There are a number of regional variations on menudo. In northern Mexico, hominy is typically added. In northwest states such as Sinaloa and Sonora usually only the blanco,[6] (white) variation is seen; menudo blanco is the same dish, but red pepper is not added (though jalapeño or chopped green chilies may be included to replace the spice in the red version), thus giving the broth a clear or white color. Adding patas (beef or pig's feet) to the stew is popular in the United States. In some areas of central Mexico, "menudo" refers to a stew of sheep stomach, pancitas stew of beef tongue. In south-western Mexico (in and around the Distrito Federal, Morelos, and Guerrero) it is called panza or panza guisada. The red variation is usually seen in the northern state of Chihuahua and Nuevo León . Only yellow hominy is usually used in menudo in Texas. A similar stew made with more easily cooked meat is pozole. Some variations of menudo substitute garbanzo beans instead of hominy.

Menudo in the United States

Menudo served in Houston (2013)

In the United States, since the mid-20th century, prepared menudo has been common in food stores and restaurants in cosmopolitan areas and in other areas with a significant Mexican population. Restaurants often feature it as a special on Saturday and Sunday,[7] and some believe menudo alleviates hangovers.[8] Canned menudo is also available.[9]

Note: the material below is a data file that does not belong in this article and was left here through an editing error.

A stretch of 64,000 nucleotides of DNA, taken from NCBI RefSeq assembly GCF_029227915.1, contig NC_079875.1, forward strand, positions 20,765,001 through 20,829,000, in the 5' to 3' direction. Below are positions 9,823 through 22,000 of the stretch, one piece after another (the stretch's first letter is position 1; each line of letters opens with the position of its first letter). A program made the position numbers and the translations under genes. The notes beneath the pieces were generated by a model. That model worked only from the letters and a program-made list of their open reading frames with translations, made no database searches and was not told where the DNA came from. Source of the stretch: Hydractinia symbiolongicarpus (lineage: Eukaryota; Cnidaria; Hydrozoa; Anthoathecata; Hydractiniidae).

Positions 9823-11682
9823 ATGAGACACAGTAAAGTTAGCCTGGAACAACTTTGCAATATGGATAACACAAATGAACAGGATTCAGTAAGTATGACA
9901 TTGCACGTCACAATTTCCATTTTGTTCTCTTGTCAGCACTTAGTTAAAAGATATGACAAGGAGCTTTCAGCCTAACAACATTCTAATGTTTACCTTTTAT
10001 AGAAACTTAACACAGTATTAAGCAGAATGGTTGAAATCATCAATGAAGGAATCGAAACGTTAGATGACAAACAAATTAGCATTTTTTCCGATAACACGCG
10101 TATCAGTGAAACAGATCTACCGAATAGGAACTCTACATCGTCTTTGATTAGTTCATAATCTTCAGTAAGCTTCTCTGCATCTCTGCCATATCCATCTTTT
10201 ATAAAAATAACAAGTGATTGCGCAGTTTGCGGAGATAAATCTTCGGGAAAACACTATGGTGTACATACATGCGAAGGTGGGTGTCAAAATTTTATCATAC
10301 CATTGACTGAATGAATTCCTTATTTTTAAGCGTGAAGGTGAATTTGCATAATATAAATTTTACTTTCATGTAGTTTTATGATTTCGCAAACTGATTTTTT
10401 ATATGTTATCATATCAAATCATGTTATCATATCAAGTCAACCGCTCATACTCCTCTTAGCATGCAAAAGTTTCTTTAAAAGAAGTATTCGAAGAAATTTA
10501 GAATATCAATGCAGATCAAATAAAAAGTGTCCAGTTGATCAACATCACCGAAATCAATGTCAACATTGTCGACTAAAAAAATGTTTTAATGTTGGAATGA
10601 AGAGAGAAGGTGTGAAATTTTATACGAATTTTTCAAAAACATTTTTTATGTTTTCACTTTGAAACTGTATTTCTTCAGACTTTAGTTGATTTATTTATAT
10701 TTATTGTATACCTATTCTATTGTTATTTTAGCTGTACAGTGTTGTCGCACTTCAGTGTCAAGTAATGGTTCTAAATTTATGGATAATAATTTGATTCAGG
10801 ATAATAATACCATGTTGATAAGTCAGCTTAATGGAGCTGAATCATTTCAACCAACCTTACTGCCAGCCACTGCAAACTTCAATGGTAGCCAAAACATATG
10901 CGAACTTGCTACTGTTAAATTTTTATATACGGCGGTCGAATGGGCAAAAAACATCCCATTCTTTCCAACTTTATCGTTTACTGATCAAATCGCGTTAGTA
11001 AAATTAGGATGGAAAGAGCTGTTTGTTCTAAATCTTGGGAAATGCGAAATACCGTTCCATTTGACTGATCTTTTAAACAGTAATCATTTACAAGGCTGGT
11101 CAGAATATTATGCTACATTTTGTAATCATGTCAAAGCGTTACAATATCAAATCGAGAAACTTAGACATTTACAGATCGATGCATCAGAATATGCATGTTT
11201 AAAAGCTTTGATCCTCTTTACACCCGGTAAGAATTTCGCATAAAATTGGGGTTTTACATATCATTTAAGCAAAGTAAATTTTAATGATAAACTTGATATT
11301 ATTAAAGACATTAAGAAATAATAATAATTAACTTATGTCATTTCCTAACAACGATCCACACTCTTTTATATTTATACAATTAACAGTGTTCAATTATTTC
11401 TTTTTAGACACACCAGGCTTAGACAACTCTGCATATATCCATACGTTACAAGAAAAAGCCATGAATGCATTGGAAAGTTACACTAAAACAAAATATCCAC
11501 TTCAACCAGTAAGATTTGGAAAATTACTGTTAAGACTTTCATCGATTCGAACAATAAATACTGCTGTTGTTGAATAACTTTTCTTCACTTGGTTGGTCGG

An annual Menudo Festival is held in Santa Maria, California. In 2009, more than 2,000 people attended and 13 restaurants competed for prizes in three categories. The festival is organized by the National Latino Peace Officers Association of Northern Santa Barbara County and the money raised goes toward scholarships for local students.[10]

Since 1996, the Menudo Bowl is an annual event in Laredo, Texas. In 2019, over 30 teams participated to make the best menudo. The event is organized by Laredo Crime Stoppers, with teams conformed by public officials, law enforcement, media representatives, and members of the community. The event is attended by people from both sides of the US–Mexico border.[11]

Cultural significance

In the United States, Menudo is traditionally prepared by the entire family, and often serves as an occasion for social interactions such as after wedding receptions where the families of the newlyweds go to one of their family's houses to enjoy a bowl of menudo before and after the ceremony. It is also believed to be a hangover cure.[12][6]